There wasn’t much going on at the hotel just swannies washing down busses and prepping bikes for the start the morning after. It was time for me to head to the team presentation at Liverpool One but first I wanted a photograph of Steve Lampier warming up, earphones in, sweat on –click: got it.
Liverpool isn’t the easiest place to get around in a car and I eventually found a spot to park which –outrageously - cost me a tenner. Coming from Manchester stories about Liverpool aren’t the kindest but my experience of Liverpudlians is that they are a very welcoming and proud bunch with funny accents (sorry Bill).
The Giordana team’s presentation was underway with Marcin Biaboloki the only non- English speaking rider having his little chat with Hugh and Ned, then a few photos and autographs and back to the hotel. I stuck around and got some shots of the big stars including Mark Cavendish. I’ve never seen anyone work the camera like him, I thought it was Victoria Beckham for a moment. Formalities concluded, it was time to prepare for the race…
Today’s plan for me was to catch the start of the race, if I didn’t get to another start line this week it didn’t matter as long as I got Liverpool. The tension was high you could feel it in the air the riders were trying to look calm but you could see the nerves in both the smaller team’s and the bigger riders like Bradley Wiggins and especially Mark Cavendish.
I had planned to walk the route as it was only 13k and meet up with my good friend Paul Rance from the Manchester Rapha Club, but I decided it was a long way out and as the next couple of days would offer lots of similar opportunities I would stay around the start/finish.
I spotted a flag with Mossy and the Giordana colours emblazoned across it and thought that must be for James Moss of Giordana Racing. It turned out that it was his mum and dad, I had a good chat about how difficult it is to pick an individual rider out to photograph and that they have the same problem even to the extent of travelling all the way to Spain and not seeing their son in the peloton!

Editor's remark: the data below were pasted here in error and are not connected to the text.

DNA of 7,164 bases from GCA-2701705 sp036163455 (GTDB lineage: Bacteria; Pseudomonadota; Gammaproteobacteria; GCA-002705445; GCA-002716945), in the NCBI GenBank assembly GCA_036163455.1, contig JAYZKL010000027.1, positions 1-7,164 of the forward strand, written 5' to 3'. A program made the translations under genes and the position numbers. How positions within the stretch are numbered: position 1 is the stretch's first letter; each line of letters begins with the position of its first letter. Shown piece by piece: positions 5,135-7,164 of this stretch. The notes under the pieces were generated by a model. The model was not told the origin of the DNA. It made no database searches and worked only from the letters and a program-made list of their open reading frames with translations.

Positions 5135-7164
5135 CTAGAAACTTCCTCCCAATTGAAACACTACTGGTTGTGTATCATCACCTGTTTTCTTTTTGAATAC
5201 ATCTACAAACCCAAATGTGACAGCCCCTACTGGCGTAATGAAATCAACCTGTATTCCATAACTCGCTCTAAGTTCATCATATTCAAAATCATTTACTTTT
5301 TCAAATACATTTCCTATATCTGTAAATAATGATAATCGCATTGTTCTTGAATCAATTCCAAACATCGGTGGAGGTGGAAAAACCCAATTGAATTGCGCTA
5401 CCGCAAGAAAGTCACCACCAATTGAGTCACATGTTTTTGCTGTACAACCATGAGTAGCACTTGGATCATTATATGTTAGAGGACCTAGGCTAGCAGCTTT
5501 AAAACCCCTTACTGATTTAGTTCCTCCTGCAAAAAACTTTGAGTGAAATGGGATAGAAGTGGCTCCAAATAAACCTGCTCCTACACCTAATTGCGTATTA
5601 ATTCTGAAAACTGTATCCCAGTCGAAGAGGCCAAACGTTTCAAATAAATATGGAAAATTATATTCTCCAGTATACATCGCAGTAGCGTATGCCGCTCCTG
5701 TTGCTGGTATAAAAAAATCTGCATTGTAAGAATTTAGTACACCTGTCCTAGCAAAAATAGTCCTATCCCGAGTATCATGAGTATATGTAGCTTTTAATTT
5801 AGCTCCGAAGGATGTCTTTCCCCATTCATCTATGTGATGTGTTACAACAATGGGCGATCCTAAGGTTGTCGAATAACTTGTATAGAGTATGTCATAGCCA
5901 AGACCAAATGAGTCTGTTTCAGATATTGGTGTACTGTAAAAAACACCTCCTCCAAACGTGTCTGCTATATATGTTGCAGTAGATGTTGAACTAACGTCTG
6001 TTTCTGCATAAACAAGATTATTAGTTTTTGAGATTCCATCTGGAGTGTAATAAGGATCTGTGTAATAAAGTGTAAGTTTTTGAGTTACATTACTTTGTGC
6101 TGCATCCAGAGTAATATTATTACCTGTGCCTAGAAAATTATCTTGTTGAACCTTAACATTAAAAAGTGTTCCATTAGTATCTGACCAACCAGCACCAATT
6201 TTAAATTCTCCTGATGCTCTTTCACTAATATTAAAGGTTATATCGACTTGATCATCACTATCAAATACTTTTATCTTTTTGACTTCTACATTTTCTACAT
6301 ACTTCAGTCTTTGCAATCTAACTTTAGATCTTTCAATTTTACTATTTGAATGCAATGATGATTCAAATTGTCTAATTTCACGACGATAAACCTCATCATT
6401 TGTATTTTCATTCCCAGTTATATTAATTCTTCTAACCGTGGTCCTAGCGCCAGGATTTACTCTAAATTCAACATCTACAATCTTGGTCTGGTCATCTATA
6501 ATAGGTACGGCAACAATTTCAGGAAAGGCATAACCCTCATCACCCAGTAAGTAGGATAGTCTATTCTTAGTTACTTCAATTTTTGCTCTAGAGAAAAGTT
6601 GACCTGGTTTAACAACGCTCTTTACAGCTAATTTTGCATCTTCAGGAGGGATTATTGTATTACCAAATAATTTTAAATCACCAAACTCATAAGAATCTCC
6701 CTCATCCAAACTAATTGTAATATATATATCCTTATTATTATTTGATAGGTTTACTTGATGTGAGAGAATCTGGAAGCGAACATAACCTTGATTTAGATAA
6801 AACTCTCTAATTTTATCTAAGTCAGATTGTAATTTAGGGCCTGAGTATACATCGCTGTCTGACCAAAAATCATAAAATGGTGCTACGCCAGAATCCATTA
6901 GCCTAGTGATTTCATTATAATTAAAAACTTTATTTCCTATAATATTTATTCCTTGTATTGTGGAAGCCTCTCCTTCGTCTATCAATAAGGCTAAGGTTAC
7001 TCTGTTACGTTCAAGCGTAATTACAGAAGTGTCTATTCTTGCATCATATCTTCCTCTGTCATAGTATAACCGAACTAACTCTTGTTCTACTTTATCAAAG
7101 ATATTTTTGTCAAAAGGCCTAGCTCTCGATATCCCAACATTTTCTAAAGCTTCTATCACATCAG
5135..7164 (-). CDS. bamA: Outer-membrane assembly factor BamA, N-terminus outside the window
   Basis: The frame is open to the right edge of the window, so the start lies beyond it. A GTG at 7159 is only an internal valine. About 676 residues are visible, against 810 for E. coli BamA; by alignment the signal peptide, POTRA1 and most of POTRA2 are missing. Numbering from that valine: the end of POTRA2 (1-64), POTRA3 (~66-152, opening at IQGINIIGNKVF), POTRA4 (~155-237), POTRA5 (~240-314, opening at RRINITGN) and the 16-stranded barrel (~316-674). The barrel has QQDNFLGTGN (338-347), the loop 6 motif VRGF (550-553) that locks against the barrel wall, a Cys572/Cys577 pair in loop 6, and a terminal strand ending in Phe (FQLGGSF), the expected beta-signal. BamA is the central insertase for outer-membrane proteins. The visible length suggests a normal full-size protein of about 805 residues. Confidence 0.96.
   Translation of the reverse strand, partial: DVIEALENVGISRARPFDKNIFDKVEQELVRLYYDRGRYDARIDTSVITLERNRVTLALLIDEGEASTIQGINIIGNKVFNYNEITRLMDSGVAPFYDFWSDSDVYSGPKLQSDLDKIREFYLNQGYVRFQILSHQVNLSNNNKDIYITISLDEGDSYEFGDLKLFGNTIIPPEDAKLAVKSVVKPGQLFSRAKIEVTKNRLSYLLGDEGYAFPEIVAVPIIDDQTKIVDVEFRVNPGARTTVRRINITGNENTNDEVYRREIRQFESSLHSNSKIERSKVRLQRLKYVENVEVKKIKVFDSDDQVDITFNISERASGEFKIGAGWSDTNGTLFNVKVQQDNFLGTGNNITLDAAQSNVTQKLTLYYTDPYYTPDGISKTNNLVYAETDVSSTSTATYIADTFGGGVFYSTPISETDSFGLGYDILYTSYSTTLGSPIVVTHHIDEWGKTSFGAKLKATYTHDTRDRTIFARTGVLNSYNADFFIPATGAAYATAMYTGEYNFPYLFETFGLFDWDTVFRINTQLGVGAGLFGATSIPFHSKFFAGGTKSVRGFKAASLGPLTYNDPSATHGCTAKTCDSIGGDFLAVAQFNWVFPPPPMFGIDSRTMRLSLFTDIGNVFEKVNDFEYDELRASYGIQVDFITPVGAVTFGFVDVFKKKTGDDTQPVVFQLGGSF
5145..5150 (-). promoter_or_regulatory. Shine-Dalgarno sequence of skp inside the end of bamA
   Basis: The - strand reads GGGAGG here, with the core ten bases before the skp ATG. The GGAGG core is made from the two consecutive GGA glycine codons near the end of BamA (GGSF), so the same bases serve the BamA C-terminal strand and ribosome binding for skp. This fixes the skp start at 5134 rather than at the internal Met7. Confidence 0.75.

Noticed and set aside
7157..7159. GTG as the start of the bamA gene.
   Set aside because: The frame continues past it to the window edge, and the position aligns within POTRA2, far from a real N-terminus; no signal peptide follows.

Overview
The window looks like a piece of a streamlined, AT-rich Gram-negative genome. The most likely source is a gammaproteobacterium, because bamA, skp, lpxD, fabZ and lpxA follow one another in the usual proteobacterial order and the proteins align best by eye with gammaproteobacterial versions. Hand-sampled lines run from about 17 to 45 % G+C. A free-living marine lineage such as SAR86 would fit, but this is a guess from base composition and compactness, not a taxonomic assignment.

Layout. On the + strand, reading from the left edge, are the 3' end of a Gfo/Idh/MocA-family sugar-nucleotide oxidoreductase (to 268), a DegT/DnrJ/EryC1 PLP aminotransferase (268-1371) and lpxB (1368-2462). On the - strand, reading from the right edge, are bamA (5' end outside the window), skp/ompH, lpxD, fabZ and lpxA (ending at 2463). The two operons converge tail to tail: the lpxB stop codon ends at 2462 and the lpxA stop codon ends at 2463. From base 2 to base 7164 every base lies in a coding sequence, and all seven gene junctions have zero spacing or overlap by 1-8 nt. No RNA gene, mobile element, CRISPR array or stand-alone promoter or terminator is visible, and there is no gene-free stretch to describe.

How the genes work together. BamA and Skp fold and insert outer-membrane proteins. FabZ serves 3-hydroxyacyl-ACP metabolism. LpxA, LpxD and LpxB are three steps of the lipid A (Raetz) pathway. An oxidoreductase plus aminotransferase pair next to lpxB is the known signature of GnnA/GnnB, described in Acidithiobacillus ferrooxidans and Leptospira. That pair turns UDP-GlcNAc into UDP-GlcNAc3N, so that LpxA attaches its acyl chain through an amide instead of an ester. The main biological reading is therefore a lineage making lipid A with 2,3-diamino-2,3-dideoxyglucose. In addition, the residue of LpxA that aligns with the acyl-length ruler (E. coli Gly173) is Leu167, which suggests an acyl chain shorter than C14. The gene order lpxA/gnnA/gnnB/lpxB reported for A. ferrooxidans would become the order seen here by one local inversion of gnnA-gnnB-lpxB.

There were more than enough accidents and weird happenings in today’s stage, Mark Cavendish stopped to adjust a cleat and I think had a puncture then crashed, Ian Stannard crashed and has a
suspected broken wrist or hand. Both riders finished but not in great shape, but even so Mark
finished third and Kittel took first place. The first of the Giordana riders was Rob Partridge, coming in 44th place which is pretty good considering the competition.
Stage 2 took the team from Knowsley to Llandudno and took me to the feed zone in Mold of all places - must be an in joke with the race organisers. Feed zones are always good spots if you want free stuff and to chat with the soigneurs. The feed zone was in Mold last year for the Tour of Britainand the teams that came last year had the same soigners. I’ve become quite friendly with a few of the lads from Movistar and a bloke from Rapha - I don’t even know his name but he keeps on bumping in to me in dodgy laybys and car parks all over the country.
The Giordana soigneur and Bill’s daughter set up at the bottom of a hill next to Rapha-Condor- JLT the rest of the teams had set up half way up the hill. This way the lads wouldn’t get caught up in thescrum as riders fight for position to grab musettes and water bottles. Rob Partridge came up first with Ian Bibby - both in the breakaway - then half way down the peloton Steve Lampier and the rest of the team collect their musettes.
The Rapha guy said I could follow him up to the finish in Llandudno, I got into my car and both the Giordana and Rapha vans had zipped off. They couldn’t be too far down the road but I didn’t see them again until Llandudno -they had gone the wrong way and so had to make a detour.
I found my spot on a roundabout 100 yards before the flame rouge, hoping as it was suspected to be a bunch sprint that the peloton would split around it and I’d get riders either side but as it materialised it was strung out with Alex Dowsett coming through the roundabout first followed by Sylvain Chavenel with the OPQS team catching fast. The sprint was closely contested with a happy Mark Cavendish clapping Mark Renshaw over the line for the win. I didn’t get to see the Giordana team at the finish as they are usually first off to the hotels but I did get to see another of my good friends Mike and his wife from Popup Bikes in Manchester at the podium. It was Steve Lampier’s turn today to cross the line first out of the Giordana Team, and he came in 56th.